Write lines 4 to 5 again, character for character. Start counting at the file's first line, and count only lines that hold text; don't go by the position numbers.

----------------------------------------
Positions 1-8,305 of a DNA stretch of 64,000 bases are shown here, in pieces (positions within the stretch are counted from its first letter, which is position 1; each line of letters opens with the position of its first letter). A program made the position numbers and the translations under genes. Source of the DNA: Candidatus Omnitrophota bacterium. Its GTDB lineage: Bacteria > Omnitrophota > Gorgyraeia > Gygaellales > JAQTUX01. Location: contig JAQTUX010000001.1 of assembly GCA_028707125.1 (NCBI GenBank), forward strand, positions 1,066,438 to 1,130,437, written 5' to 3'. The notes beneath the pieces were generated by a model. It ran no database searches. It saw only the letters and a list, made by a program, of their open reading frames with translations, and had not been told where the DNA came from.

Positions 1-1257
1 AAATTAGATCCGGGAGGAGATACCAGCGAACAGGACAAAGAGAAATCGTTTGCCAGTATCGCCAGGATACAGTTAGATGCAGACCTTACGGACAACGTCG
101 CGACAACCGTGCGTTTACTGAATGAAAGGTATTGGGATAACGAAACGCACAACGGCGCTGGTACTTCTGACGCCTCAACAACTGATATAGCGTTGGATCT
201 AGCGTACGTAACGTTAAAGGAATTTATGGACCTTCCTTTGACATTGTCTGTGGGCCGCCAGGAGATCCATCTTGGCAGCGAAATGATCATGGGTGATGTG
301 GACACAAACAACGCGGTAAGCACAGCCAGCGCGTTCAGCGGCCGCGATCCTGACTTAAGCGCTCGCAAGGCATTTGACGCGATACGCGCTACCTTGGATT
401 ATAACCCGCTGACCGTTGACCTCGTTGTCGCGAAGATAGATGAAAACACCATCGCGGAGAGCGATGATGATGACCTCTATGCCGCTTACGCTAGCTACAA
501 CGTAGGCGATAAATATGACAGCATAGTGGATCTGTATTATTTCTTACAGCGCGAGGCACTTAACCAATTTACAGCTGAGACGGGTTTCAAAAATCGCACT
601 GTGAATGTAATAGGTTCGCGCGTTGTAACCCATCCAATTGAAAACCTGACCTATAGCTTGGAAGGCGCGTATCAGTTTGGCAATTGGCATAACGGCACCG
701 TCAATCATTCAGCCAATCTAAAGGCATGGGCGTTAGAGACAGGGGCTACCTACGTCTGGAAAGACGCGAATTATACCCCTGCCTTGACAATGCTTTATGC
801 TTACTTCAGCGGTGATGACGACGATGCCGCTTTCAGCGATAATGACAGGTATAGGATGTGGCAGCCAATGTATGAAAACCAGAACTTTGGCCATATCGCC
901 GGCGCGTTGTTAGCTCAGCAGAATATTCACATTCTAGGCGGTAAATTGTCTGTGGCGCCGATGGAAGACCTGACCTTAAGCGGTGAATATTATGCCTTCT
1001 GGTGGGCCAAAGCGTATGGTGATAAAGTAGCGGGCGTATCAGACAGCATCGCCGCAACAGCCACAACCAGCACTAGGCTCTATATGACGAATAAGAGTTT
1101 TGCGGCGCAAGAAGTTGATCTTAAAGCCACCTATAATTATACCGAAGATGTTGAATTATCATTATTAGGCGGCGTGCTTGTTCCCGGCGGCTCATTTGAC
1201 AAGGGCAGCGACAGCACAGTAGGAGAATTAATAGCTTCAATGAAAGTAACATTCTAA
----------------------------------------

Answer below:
101 CGACAACCGTGCGTTTACTGAATGAAAGGTATTGGGATAACGAAACGCACAACGGCGCTGGTACTTCTGACGCCTCAACAACTGATATAGCGTTGGATCT
201 AGCGTACGTAACGTTAAAGGAATTTATGGACCTTCCTTTGACATTGTCTGTGGGCCGCCAGGAGATCCATCTTGGCAGCGAAATGATCATGGGTGATGTG